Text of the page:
Today we will take a look at a pair of stocks that will act as bellwethers for a post-pandemic recovery. Drawn from the worlds of banking and insurance, these names are both wide-moat picks that in normal times would provide backbone to a stock portfolio. But with the pandemic still looking likely to weigh on both sectors even after a recovery, let’s briefly explore whether either of these two exemplary stocks might be a buy later in the year.
The Big Five bank stock pick
Scotiabank (TSX:BNS)(NYSE:BNS) has seen a delayed reaction to the unfolding of the coronavirus pandemic. The reason for this is that it’s exposure to the countries of the Pacific Alliance have suffered a staggered entrance to the pandemic. In theory, this means that Scotiabank is behind its Big Five peers when it comes to a recovery from the ravages of the public health crisis.
Look out for Scotiabank’s next quarterly report. This report should bring investors closer to a realistic picture of the effect of the pandemic on Canadian banks. Scotiabank fared the least well of the Big Five during the most recent round of earnings reports. However, this is a blue-chip dividend king with a rich (6%) yield in a sector that has historically held the line when it comes to under-fire dividend payments.
Making the case for insurance stocks
The insurance industry has taken a real battering this year. Manulife Financial (TSX:MFC)(NYSE:MFC) is a key stock to watch since its performance is strongly correlated with recovery efforts. As such, a vaccine rollout will, in theory, see this name improve. However, much of the damage has already been done, and even if the pandemic ended today, the backlog of claims would be mountainous.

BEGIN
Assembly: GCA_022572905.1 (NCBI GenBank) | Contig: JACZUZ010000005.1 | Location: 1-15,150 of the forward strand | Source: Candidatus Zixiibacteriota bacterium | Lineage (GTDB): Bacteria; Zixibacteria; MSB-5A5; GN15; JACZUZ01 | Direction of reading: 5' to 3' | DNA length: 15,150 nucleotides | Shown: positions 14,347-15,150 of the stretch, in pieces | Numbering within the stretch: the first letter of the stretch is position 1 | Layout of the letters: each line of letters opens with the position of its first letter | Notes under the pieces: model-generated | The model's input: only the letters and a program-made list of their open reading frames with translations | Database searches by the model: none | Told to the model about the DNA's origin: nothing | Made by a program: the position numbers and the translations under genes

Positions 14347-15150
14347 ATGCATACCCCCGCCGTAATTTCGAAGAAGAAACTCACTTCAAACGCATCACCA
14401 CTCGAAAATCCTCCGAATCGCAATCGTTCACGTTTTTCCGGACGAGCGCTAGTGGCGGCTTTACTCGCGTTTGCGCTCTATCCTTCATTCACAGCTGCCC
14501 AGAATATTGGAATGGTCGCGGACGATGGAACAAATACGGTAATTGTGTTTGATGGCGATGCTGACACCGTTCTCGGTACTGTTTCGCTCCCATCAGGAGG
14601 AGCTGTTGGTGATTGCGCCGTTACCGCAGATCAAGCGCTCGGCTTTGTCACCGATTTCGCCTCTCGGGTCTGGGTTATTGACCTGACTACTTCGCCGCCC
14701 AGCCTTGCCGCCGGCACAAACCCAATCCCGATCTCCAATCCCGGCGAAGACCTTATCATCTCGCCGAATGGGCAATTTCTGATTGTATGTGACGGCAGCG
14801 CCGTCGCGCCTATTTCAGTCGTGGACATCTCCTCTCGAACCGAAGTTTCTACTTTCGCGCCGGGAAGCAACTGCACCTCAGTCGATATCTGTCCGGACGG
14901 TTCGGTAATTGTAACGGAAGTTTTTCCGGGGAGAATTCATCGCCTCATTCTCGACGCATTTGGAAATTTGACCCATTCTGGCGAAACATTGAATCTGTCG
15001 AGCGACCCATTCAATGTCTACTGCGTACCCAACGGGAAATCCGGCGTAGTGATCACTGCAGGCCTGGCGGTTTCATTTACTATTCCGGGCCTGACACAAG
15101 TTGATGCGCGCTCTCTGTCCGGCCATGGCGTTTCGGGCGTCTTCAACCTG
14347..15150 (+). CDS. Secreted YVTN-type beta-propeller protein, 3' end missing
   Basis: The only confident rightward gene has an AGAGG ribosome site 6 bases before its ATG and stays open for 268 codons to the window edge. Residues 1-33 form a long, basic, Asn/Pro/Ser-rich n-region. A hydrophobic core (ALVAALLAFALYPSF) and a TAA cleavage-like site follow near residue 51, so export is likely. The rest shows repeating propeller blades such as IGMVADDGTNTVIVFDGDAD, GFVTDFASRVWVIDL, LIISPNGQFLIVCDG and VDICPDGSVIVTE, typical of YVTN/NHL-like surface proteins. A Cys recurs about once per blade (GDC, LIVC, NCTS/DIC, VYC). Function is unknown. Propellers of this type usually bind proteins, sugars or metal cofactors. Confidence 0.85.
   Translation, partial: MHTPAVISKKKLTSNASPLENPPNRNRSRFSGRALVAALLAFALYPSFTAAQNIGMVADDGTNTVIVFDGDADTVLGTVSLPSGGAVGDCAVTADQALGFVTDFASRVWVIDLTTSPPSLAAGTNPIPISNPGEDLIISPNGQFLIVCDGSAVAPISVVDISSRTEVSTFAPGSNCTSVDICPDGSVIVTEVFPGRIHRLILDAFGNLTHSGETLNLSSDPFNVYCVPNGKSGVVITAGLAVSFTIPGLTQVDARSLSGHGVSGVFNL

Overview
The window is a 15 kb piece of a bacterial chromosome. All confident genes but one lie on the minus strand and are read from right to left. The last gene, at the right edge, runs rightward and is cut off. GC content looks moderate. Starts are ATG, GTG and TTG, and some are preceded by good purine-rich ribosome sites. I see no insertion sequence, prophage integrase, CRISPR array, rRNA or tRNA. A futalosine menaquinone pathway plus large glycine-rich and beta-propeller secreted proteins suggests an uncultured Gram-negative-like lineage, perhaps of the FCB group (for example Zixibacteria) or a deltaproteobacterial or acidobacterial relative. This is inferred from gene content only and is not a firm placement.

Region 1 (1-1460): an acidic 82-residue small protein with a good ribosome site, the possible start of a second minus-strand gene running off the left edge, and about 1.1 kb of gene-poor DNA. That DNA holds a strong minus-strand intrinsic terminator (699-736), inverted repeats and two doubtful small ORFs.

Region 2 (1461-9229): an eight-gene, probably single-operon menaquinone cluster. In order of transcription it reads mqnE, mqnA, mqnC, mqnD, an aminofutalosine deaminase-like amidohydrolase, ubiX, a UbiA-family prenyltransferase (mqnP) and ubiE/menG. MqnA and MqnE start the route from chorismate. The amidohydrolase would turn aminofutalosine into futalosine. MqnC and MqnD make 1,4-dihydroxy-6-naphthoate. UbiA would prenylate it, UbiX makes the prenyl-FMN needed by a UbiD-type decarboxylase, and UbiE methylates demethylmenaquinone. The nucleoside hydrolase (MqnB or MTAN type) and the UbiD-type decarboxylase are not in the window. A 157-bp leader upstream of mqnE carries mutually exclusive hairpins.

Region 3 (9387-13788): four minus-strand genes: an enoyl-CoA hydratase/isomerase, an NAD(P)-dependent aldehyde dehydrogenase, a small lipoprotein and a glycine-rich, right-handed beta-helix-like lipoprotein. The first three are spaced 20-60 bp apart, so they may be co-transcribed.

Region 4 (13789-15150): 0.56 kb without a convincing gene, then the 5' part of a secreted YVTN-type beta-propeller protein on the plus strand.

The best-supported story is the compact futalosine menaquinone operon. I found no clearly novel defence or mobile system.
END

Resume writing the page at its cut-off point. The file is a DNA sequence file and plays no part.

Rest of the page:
Still, Manulife has managed to improve significantly in the last few months — so much so that it is now in the red by just 18% compared with last September. Yes, in any other year this would be a horrific year-on-year performance. But now consider the fact that Manulife is trading almost 60% higher than its 52-week low. And yet a rich 5.7% dividend yield can still be locked in.
How to play a deteriorating market
One way to play Manulife would be to decide on the size of a position one would eventually like to hold in this name. Next, don’t back up the truck. Instead, investors should stop trying to time the bottom and start buying in smaller quantities. This method will allow investors to build a position only when share prices are falling. When that position size has been reached, it will have been at a lower outlay.
These names both offer a similar twin-fold benefit to investors. First and foremost, these are blue chip stocks to add to a dividend portfolio. But of secondary benefit to investors is the potential for near term capital gains. As both of these top drawer income stocks have been weighed down by the public health crisis, its abatement should see their share prices spring back.
This article represents the opinion of the writer, who may disagree with the “official” recommendation position of a Motley Fool premium service or advisor. We’re Motley! Questioning an investing thesis — even one of our own — helps us all think critically about investing and make decisions that help us become smarter, happier, and richer, so we sometimes publish articles that may not be in line with recommendations, rankings or other content.
Fool contributor Victoria Hetherington has no position in any of the stocks mentioned. The Motley Fool recommends BANK OF NOVA SCOTIA.